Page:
Oncotarget

Research Papers:

Inhibition of iNOS activity enhances the anti-tumor effects of alpha-galactosylceramide in established murine cancer model

Hiroyasu Ito _, Tatsuya Ando and Mitsuru Seishima

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Oncotarget. 2015; 6:41863-41874. https://doi.org/10.18632/oncotarget.6172

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Abstract

Hiroyasu Ito1, Tatsuya Ando1 and Mitsuru Seishima1

1 Department of Informative Clinical Medicine, Gifu University Graduate School of Medicine, Yanagido, Gifu, Japan

Correspondence to:

Hiroyasu Ito, email:

Keywords: cancer immunotherapy, alpha-garactosylceramide, induced nitric oxide synthase, tumor antigen-specific immune response, MDSC

Received: May 22, 2015 Accepted: October 06, 2015 Published: October 19, 2015

Abstract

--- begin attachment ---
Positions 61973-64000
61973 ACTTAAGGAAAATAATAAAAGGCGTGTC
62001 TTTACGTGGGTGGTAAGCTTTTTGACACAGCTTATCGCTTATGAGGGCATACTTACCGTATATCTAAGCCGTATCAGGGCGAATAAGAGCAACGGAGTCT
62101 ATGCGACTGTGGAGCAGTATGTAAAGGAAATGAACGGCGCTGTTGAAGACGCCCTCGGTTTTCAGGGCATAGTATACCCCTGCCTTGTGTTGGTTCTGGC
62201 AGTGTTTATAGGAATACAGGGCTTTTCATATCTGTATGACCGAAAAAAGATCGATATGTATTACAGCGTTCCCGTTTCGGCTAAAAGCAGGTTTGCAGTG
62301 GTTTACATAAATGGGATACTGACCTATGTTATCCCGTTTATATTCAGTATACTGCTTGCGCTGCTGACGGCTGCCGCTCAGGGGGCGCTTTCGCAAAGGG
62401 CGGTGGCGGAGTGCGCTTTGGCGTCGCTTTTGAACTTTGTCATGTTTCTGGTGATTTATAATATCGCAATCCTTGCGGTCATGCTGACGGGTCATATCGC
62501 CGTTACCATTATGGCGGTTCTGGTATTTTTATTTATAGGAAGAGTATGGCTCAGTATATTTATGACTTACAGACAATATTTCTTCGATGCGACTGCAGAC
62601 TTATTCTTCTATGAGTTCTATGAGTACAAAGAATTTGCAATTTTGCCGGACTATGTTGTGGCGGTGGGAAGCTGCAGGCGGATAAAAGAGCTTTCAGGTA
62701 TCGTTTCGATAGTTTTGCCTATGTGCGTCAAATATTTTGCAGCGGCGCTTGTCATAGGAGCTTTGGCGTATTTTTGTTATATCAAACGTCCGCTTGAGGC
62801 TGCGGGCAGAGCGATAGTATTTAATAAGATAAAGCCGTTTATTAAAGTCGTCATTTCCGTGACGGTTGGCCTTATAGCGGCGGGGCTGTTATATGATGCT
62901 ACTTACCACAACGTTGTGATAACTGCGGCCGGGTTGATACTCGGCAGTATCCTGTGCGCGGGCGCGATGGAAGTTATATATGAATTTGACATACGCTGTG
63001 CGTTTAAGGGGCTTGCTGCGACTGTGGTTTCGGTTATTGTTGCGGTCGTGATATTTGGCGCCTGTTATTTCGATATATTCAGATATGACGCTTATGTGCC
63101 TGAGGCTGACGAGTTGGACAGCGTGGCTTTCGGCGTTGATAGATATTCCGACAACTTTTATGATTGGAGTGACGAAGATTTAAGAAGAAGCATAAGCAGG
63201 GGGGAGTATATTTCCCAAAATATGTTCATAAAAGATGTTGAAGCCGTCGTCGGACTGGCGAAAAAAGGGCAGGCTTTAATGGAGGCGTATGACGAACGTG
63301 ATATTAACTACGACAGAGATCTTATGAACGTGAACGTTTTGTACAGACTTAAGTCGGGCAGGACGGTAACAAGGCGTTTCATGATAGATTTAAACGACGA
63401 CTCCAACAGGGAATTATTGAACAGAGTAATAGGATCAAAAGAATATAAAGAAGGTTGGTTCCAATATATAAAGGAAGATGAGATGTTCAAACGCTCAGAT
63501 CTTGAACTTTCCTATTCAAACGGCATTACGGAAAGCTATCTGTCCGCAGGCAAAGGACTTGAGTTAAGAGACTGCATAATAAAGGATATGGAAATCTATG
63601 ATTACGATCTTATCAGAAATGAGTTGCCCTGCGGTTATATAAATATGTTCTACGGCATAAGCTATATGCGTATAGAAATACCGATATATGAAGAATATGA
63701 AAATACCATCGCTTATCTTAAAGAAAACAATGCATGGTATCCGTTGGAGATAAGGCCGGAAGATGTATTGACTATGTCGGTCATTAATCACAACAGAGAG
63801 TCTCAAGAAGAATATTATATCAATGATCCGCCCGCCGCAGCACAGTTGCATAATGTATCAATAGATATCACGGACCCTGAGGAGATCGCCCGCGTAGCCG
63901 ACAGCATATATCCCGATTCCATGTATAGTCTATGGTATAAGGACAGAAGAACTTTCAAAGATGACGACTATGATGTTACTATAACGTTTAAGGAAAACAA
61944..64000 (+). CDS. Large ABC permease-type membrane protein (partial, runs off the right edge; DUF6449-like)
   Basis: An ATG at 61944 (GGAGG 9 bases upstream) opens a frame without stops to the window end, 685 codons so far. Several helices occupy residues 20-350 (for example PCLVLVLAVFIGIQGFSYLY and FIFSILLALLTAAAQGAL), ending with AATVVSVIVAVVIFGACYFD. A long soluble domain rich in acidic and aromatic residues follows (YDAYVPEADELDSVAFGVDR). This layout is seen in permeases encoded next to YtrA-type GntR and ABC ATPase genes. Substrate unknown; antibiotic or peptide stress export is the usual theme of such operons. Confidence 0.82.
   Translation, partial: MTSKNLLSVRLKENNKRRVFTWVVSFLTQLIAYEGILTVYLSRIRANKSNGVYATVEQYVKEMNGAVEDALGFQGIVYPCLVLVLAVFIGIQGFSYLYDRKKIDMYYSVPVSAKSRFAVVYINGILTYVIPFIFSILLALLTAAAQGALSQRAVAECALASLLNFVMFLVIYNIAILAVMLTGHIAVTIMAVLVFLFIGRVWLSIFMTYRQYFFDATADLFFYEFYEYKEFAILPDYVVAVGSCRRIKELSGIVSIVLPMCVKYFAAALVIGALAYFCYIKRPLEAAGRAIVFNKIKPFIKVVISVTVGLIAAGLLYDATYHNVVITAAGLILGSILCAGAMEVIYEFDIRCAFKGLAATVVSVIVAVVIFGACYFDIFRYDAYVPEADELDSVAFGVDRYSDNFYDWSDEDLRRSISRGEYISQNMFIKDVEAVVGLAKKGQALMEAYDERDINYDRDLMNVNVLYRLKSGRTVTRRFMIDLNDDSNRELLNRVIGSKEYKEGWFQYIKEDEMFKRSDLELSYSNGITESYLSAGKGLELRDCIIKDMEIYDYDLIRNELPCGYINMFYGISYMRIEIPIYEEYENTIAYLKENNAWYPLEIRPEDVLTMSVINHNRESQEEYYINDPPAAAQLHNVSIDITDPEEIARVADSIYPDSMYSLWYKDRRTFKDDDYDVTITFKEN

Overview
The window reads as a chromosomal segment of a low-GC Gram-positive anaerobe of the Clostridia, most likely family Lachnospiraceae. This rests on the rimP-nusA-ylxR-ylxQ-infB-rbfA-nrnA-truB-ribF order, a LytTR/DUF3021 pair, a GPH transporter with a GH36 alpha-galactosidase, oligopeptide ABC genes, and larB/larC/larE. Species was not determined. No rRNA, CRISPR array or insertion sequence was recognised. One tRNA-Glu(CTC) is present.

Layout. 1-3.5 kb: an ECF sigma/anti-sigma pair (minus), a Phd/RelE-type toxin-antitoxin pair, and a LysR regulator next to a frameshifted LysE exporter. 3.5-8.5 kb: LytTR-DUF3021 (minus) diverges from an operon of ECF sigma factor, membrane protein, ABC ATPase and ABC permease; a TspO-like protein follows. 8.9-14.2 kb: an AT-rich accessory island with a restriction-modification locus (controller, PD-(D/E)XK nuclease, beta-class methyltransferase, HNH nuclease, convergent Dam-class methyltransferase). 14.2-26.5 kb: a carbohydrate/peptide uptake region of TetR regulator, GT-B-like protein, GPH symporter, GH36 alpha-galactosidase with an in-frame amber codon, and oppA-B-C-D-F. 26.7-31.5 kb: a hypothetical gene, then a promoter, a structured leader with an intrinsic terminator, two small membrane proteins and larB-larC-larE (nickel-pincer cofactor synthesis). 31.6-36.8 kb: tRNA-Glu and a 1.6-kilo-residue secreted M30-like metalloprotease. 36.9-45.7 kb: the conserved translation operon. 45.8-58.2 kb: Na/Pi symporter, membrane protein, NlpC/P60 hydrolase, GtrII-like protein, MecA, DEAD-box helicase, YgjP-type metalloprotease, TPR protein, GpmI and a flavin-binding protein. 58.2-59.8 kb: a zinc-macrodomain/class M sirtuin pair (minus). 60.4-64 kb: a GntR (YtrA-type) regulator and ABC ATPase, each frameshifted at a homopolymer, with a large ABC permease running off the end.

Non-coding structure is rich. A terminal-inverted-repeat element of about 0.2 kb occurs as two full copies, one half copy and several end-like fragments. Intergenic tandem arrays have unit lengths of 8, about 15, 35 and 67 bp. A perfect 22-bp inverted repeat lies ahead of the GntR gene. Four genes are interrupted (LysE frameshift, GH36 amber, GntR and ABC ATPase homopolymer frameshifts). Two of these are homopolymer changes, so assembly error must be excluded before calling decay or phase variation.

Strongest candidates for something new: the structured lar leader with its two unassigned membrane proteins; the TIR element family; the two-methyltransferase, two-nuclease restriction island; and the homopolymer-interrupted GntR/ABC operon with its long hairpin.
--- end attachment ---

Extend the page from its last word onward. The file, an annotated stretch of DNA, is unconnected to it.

Alpha-garactosylceramide (GalCer) has been shown to have anti-tumor effect in the basic research and clinical studies. However, anti-tumor effect of GalCer is limited. The administration of GalCer increases the production of IFN-γ which is involved in the suppression of tumor growth. On the other hand, the enhancement of IFN-γ production increases immunosuppressive factors such as nitric oxide. This suppressive action might impair the anti-tumor effect of GalCer. In the present study, we evaluated the anti-tumor effect of GalCer in the absence of inducible nitric oxide synthase (iNOS). In lung metastatic model, the number of tumor nodules in the lung of iNOS-KO mice treated with GalCer was significantly reduced compared with that of WT mice treated with GalCer. Moreover, L-NAME, which is the inhibitor for iNOS, enhanced the anti-tumor effect of GalCer in lung metastatic model. The frequency of CD8+ cells in bronchoalveolar lavage fluid increased in iNOS-KO mice treated with GalCer. The administration of GalCer increased the frequency of myeloid-derived suppressor cells (MDSCs) in the lung from tumor-bearing WT mice, but the increase of MDSCs in the lung was not induced in iNOS-KO mice. The subcutaneous tumor experiments revealed that the administration of GalCer in the absence of iNOS expression significantly enhanced the induction of tumor antigen-specific response. Finally, our results indicated that the inhibition of iNOS expression could enhance the therapeutic efficacy of GalCer via the increase of tumor antigen-specific immune response and the suppression of MDSCs.


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